When Zechariah does find power of speech, he comes out with the words that have earned him such criticism through the centuries: “How can I know this? I am an old man and my wife is getting on in years” (1:18). I rather doubt I’d have performed any better than Zechariah, and would probably have done far worse, but note well: this was an angel, after all, and angels generally know what they are talking about. Zechariah, however, seems to think that the angel might not realise how old he and his wife are. Even with my bias in favour of Zechariah, I must confess that I can’t help smiling here. It is almost as though he is asking the angel to check his divine instructions and make sure he has not come to the wrong temple and spoken to the wrong man.

So, what do we see here? Zechariah blurts out a question that is pretty daft in the circumstances. But is he really so bad after all? His question shows at least that he is a stable character, not easily diverted from the path of righteousness. And it has already been established that Zechariah is a good and upright man in the sight of God. He is not someone to curry the favour of men (or angels), or to give his consent, even to an angel, without deep conviction of heart. He is a man of depth. He wants to understand what is happening, but he is out of his depth now. He is used to having his prayer unanswered, we know. But he is not used to that same prayer now being answered.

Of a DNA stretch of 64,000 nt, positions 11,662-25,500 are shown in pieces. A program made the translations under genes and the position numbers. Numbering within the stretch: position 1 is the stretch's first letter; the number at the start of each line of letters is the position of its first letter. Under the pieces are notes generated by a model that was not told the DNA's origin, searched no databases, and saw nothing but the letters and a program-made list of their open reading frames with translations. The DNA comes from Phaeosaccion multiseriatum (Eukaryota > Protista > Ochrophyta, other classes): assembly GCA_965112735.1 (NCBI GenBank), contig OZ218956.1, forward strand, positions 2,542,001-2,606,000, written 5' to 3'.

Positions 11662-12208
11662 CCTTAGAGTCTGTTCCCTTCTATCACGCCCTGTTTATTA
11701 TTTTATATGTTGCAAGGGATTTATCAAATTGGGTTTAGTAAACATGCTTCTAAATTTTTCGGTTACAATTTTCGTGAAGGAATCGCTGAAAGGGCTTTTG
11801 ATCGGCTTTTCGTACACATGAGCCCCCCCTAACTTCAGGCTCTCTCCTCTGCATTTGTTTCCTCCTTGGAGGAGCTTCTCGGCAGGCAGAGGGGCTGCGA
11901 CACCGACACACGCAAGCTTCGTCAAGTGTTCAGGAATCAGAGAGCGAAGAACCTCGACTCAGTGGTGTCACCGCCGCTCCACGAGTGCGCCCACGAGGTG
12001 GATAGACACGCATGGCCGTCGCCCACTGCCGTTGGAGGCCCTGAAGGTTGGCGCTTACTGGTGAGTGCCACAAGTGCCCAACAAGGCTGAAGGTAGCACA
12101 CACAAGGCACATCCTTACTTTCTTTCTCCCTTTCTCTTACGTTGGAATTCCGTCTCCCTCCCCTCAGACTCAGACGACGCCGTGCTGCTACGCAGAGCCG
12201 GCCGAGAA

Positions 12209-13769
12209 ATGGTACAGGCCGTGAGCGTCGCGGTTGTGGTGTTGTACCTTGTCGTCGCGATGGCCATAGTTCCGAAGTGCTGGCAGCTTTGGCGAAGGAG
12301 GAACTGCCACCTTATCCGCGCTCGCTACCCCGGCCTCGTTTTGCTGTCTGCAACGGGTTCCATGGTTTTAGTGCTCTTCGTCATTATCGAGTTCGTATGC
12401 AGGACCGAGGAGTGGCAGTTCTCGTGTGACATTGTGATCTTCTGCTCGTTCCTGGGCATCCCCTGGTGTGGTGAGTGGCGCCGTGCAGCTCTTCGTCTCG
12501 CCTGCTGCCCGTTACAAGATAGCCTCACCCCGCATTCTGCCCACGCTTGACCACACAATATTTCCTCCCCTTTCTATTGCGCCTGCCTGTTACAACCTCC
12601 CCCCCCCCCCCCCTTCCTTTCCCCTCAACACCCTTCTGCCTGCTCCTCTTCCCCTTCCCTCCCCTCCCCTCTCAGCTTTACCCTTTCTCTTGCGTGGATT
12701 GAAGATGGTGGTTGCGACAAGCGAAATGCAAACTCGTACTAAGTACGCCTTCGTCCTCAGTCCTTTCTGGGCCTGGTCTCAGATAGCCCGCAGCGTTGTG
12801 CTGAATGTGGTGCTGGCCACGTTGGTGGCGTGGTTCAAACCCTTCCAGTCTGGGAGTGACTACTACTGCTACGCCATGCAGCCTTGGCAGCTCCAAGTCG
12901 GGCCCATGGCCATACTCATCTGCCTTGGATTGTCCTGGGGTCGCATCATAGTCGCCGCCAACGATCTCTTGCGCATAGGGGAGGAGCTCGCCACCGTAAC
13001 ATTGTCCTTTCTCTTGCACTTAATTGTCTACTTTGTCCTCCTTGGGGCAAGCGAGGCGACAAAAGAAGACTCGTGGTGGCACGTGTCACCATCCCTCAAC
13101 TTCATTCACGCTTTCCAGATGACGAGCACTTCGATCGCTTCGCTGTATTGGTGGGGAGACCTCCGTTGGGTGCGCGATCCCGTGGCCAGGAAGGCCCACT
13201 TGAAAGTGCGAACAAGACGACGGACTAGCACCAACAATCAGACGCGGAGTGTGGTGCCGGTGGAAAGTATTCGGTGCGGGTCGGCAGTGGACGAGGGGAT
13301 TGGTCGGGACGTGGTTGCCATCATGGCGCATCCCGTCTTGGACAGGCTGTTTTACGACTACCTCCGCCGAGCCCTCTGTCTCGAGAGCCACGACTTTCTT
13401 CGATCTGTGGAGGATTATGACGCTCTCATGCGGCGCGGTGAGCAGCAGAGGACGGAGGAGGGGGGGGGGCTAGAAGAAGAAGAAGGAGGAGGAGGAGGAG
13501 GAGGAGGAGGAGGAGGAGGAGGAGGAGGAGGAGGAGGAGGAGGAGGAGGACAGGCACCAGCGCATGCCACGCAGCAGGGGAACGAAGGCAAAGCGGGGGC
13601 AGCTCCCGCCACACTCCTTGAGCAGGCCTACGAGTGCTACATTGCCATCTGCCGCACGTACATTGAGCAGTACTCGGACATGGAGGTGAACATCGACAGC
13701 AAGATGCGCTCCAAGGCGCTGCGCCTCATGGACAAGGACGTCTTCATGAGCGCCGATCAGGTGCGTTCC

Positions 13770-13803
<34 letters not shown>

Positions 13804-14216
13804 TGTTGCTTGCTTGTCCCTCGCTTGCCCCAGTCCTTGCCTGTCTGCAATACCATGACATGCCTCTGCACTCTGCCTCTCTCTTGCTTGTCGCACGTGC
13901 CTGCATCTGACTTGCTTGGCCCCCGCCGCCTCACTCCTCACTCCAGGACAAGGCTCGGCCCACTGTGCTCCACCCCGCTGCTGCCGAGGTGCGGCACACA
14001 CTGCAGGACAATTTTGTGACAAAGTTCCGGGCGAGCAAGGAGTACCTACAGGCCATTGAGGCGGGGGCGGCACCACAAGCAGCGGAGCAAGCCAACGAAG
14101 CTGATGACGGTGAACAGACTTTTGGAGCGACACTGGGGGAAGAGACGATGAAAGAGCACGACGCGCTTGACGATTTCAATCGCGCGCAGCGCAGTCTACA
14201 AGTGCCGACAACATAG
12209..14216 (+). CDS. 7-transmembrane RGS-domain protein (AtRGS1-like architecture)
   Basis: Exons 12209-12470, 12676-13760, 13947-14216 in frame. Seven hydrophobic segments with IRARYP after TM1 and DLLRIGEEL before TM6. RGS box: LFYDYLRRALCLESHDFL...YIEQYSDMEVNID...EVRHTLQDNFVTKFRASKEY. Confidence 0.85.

SJC

John baptising Jesus – Zakopane Basilica of the Holy Family, Poland.

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December 15. Zechariah: an Unlikely Advent Star: III.

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Then there appeared to Zechariah the angel of the Lord, standing on the right of the altar of incense. The sight disturbed Zechariah and he was overcome with fear. But the angel said to him, “Zechariah, do not be afraid, for your prayer has been heard” (1:11-12).